I found my own solution was talking in detail about what I was feeling with my wife - I had not told her before as I felt she had enough to cope with without me adding to it. However I wish now that we had talked before, it was helpful for us both. Another thing that I found helpful (strange though it might seem) was watching Helicopter Heros, it seems to desensitise me in some way.

    I hope this is of some help - the main thing is not to keep this to yourself but get it out where it can be dealt with.

    God Bless

  • Hi Davesdad. Thanks for your reply. A lot of what you say is so much the same as I am feeling right now. I must admit that when I have spoken to friends about it (which isn't very often) I have felt better for a day or so. I will mention it to my GP next time I see him and see what he suggests. Dianaplummer suggested meditation but I don't know how to get into that. I feel guilty for feeling like this as its not me who has had to struggle with the tbi especially when Victoria is doing so well xx

  • Hello Jo,

    Having read through your other posts I do see that our experiences have a lot in common. Like Victoria, David was in an induced coma for three weeks and then gradually made a remarkable recovery (though his education was disrupted, he is now reading history at a respected university!) That feeling of guilt is all to familiar too and the sense that we have been "lucky" when we hear of others who have not recovered so well.

    The truth is that our children were seriously injured and we were psychologically injured as well.

    David was 16 (6 years ago now!) and was taken to the wonderful ICU at Sheffield Children's Hospital. The staff there made clear that his mum and I were their patients just as much as he was, I think that being told that so early on helped me recognise the problems I had later.

    You said "its not me who has had to struggle with the tbi" but we both know that you have had to struggle with the results of the tbi because you have shared Victoria's journey of recovery and will continue to do so. No need to feel guilty admitting that has had an effect on your mental health too, it would be surprising if it had not!

    I don't know anything about meditation either but that did remind me of something someone told me that was helpful. When you start to think about the events surrounding the accident try to put the images into black and white, not clear and sharp but muddy and grey like on a very old TV. Then think of the TV as being behind you, not just at the back of your mind but a long way behind you, in the distance so that the picture is tiny and far away and the sound is muffled and inaudible.

    When you think of the good stuff, Victoria's successes, family holidays, your hopes for the future that sort of thing do the opposite - make those thoughts technicolor, bright and sharp on a huge cinema screen just in front of you with surround sound and 3D if you can manage that :-)

    Doing that helped me separate one sort of thought from the other but please don't rely just on what I have said and don't wait till you happen to see your GP - admitting to a problem is a big breakthrough so make the most of it a make an appointment as soon as you possibly can!

    God Bless

  • Davesdad. Thank you so very much for taking the time to chat with me. You must be so very proud of what David has achieved. I am very proud of Victoria. I must admit even talking to you today through this forum I feel better. It's harder for me I think because we live out in the sticks of Aberdeenshire and all my family, who i have always been very close to, live 350 miles away near Huddersfield. I know they are only a phone call away but nothing beats getting a hug from your mum and dad does it. I will try your suggestion of 'black and white tv' and see how I get on. Ile try anything to be honest. Thanks again and God bless you and your family. Jo xx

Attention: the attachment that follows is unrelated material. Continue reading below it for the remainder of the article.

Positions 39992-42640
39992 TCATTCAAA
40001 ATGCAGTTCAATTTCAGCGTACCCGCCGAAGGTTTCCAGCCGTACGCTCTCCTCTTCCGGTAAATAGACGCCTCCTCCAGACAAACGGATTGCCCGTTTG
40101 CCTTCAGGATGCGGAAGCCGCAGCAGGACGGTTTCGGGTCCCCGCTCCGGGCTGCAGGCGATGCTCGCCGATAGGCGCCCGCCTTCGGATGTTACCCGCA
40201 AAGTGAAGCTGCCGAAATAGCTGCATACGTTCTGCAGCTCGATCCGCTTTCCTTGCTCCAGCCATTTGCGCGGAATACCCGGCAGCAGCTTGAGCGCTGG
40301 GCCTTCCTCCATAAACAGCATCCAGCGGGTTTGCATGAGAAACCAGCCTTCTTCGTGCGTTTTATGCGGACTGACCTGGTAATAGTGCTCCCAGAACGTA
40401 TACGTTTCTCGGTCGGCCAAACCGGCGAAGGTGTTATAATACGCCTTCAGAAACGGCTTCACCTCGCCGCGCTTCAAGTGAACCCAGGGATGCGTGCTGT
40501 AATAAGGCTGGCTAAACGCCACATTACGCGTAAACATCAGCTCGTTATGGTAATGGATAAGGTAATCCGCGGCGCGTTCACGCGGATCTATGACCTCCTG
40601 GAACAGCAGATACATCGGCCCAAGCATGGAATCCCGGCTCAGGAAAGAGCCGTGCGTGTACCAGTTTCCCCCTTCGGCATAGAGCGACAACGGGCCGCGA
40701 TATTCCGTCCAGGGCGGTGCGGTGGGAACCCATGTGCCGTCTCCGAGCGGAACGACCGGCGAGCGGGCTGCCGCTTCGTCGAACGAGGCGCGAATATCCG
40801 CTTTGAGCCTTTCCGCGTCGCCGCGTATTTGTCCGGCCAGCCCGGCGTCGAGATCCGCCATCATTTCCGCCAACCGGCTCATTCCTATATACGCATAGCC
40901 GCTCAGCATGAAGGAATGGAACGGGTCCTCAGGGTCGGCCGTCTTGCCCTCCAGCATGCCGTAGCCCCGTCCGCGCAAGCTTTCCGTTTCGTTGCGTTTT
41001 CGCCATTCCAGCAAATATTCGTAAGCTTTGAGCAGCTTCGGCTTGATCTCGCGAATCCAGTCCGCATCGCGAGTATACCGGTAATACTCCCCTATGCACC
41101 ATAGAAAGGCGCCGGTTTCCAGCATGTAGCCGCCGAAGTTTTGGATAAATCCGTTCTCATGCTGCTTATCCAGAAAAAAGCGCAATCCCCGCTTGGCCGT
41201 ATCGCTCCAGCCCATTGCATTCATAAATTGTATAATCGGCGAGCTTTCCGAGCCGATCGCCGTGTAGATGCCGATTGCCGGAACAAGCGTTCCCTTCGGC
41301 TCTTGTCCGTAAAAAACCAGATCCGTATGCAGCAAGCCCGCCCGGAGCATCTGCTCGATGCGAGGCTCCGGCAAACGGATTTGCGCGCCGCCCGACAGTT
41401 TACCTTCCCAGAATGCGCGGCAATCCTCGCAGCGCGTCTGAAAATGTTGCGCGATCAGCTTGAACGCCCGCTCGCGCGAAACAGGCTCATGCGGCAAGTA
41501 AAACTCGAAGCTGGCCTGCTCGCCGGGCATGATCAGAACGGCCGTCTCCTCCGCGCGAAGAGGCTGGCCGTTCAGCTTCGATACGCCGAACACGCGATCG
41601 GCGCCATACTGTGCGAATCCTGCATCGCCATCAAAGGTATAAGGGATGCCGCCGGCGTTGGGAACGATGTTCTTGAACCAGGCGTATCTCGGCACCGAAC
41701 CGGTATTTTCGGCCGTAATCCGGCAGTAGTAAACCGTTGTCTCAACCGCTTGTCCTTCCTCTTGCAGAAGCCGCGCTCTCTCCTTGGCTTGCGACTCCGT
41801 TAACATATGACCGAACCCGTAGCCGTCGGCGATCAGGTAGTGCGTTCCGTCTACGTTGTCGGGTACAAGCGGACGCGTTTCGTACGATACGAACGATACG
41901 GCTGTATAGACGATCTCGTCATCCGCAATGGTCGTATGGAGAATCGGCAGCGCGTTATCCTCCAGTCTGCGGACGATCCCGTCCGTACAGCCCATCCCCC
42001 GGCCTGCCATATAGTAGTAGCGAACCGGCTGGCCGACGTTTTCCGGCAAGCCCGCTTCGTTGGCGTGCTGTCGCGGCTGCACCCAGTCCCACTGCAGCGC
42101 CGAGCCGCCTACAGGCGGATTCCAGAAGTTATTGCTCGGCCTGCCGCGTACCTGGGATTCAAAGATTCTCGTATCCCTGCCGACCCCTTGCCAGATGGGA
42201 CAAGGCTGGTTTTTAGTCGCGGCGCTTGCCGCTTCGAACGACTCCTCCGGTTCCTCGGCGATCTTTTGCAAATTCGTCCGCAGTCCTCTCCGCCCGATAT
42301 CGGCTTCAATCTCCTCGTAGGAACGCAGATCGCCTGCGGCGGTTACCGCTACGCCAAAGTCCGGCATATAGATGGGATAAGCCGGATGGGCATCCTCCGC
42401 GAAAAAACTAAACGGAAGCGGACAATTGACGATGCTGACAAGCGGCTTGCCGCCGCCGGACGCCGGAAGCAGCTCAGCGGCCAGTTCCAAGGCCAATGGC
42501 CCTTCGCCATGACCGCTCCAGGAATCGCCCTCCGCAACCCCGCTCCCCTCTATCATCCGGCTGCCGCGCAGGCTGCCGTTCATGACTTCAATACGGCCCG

• Hi Jo, I am really glad to have helped even a little. I can't advise people who have had a tbi because I have not had that experience. The reason that I joined this group is because I have been where you are now and can speak first hand about issues from a parent's point of view.

    You have put in a huge amount of time and energy (physical and mental) looking after Victoria over the last year and it is very understandable that it has taken its toll. You might need to balance her needs with your own for a while so that you can get yourself fit again. There was a point with David (after a couple of years) when i had force myself to try as best I could to minimise the amount I was worrying about him. I could not really stop but I did make a real effort, not to give up caring (impossible!) but to stop worrying.

    David's mum has just come in from work and has reminded me that she, like you felt things were getting on top of her after about a year. The solution that she came up with was to write down all she could remember about the accident and its aftermath, on to pieces of paper. The incidents were not in order or organised into any sort of story that would make sense but the objective was just to get the thoughts out of her mind and on to paper. She then put them in an envelope and put that away somewhere (goodness knows where!) She did not want to forget what had happened but she did not want to have to hold all this stuff in her head either. She thought that she might want to go over them again at some point but has never done so - so far anyway. It was like she felt the need to store the memories somewhere and once she knew they were safe on paper she did not need to hold on to them inside her mind. Just to note that this was not an instant fix - my TV idea did not work immediately either - but these were the turning point for us and things got better from then on. We are both agreed that we can now think about the accident as something that happened in the past and not get distressed.